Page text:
I’m gonna sound like a douchebag for saying this, but man up and just commit to your decision.
Let’s talk about a simpler trap, the Bison scissors trap in SF4. lk scissors is +0 on block and pushes Bison out to a range where his only solid options are cr.lk xx scissors, s.mk, s.hk, or scissor kicks. However, those options are exceedingly safe and lead to the same situation. s.hk beats jumping out, s.mk beats most anything they can do on the ground (as does s.hk, but s.mk won’t whiff if they do nothing and beats Ryu cr.mk), cr.lk beats pretty much everything but will push you out on block, and scissor kicks can be punished by jumping or just hitting buttons. If you block, bison can just scissor kick you over and over and chip you to death. If you jump, s.hk hits you and you get reset into the same situation. If you hit buttons, you might get hit by s.hk. If you DP, you flat out whiff if he does nothing and can’t FADC. So what do you do? The answer is just to commit to an option and ride it out. You can’t take away scissor kick traps, you can only try to get out of them or try to avoid them. With Ryu, you have to hit cr.mk there sometimes even though it gets countered by a safe option. You have other buttons, like cr.mp and fireball and lp srk, that will help. But nothing will flat out make you comfortable. You’re going to get hit by the trap if he cycles through his options intelligently. Don’t freeze up just because your opponent makes a good read or you play into their hand once. Now, don’t be obstinate with doing stuff that your opponent proves they can punish on reaction just because you’re lazy. But being “scared to hit buttons” is just a matter of forcing yourself to either A)re-evaluate the situation and find new options or B)Picking your option and riding it out.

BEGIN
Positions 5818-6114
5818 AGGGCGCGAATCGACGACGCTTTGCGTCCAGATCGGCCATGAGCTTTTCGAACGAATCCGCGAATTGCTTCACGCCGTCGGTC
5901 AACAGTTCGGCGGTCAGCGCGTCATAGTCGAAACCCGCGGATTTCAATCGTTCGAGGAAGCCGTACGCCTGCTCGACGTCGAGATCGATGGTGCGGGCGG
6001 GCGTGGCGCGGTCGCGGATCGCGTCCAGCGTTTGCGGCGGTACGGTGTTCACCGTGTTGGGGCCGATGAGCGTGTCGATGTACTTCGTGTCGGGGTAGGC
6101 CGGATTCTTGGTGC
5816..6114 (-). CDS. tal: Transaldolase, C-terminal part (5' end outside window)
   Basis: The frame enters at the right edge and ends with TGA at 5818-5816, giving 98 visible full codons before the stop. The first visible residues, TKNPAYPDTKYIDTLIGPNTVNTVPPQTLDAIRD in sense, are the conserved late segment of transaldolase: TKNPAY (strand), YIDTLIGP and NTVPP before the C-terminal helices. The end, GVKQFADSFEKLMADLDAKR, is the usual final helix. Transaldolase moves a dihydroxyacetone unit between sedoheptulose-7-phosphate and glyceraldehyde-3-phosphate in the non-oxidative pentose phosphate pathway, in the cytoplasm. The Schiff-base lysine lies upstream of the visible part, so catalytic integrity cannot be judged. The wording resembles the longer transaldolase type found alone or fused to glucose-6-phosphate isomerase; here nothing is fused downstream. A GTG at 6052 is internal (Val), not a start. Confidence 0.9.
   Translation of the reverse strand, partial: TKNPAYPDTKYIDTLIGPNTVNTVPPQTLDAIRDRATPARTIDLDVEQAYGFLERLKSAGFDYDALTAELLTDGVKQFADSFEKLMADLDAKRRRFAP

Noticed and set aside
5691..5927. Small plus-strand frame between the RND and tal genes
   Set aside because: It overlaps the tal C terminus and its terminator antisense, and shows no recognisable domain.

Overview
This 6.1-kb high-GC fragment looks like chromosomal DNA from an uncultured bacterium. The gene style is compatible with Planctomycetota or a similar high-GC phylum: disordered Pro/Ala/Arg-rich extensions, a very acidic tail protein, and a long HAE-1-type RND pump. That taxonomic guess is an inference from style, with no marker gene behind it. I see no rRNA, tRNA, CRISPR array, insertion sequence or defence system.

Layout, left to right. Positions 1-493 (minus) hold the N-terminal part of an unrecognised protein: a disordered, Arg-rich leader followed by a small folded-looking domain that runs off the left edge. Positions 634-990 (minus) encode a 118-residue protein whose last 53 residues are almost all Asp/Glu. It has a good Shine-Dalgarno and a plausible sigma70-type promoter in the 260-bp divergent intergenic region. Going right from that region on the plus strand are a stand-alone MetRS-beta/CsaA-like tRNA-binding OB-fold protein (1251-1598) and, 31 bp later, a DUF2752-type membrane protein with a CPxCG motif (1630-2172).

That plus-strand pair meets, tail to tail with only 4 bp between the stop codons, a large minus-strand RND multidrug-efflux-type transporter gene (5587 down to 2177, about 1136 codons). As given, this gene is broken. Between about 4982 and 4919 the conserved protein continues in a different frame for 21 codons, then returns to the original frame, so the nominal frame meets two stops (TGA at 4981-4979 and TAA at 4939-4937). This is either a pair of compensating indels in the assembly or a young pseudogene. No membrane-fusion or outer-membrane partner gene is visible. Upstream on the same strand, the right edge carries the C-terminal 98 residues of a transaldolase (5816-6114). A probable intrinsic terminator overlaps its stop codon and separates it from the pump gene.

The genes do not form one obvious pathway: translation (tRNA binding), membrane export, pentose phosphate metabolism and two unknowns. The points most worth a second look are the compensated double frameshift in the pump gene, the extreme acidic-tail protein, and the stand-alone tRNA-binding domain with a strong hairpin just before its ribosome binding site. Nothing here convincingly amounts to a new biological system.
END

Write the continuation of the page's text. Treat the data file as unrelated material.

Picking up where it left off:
If you’re limiting your own options (by using insufficient combos or not using the cheap offense or whatever) then you’re putting yourself into a corner. A lot of it is just confidence. Nobody goes into SF4 being able to do 3 1 frame links in the same combo (Except Sakonoko, but forget that guy). And I don’t think things like that are realistic for players trying to get into the game. But if you don’t try to do the hard things in SF4, like play reactive and anti-air consistently, then you will never get better. And you will mess up, oh so many times trying to do the good stuff. You will mess up so many times, in clutch situations, and lose to something dumb. But if you don’t put yourself out there and really learn what’s possible in the game then you’re plateauing far before your actual skill level.
You know how you learn footsies? You hit Ryu cr.mk enough to realize the spacings it works at, what it whiff punishes, what to do when someone can whiff punish you, how to whiff cr.mk and then input a DP to stop people from just jumping over it, reacting to focus with cr.mk xx shoryuken, option selecting with super and knowing when to do it… You learn every little thing incrementally.
The important thing to note about SF4 is that every offensive string has a weakness. Either there’s a gap you can exploit or you can just ride it out and the opponent will get pushed back or you’ll tech the throw. If someone wants to do jab jab jab walk jab pressure, you can jab in between their jabs and get your own knockdown, or you can just backdash to reset the situation. Just because someone stops you from doing obvious reversals doesn’t mean you have to decided to block forever (although blocking is REALLY safe usually).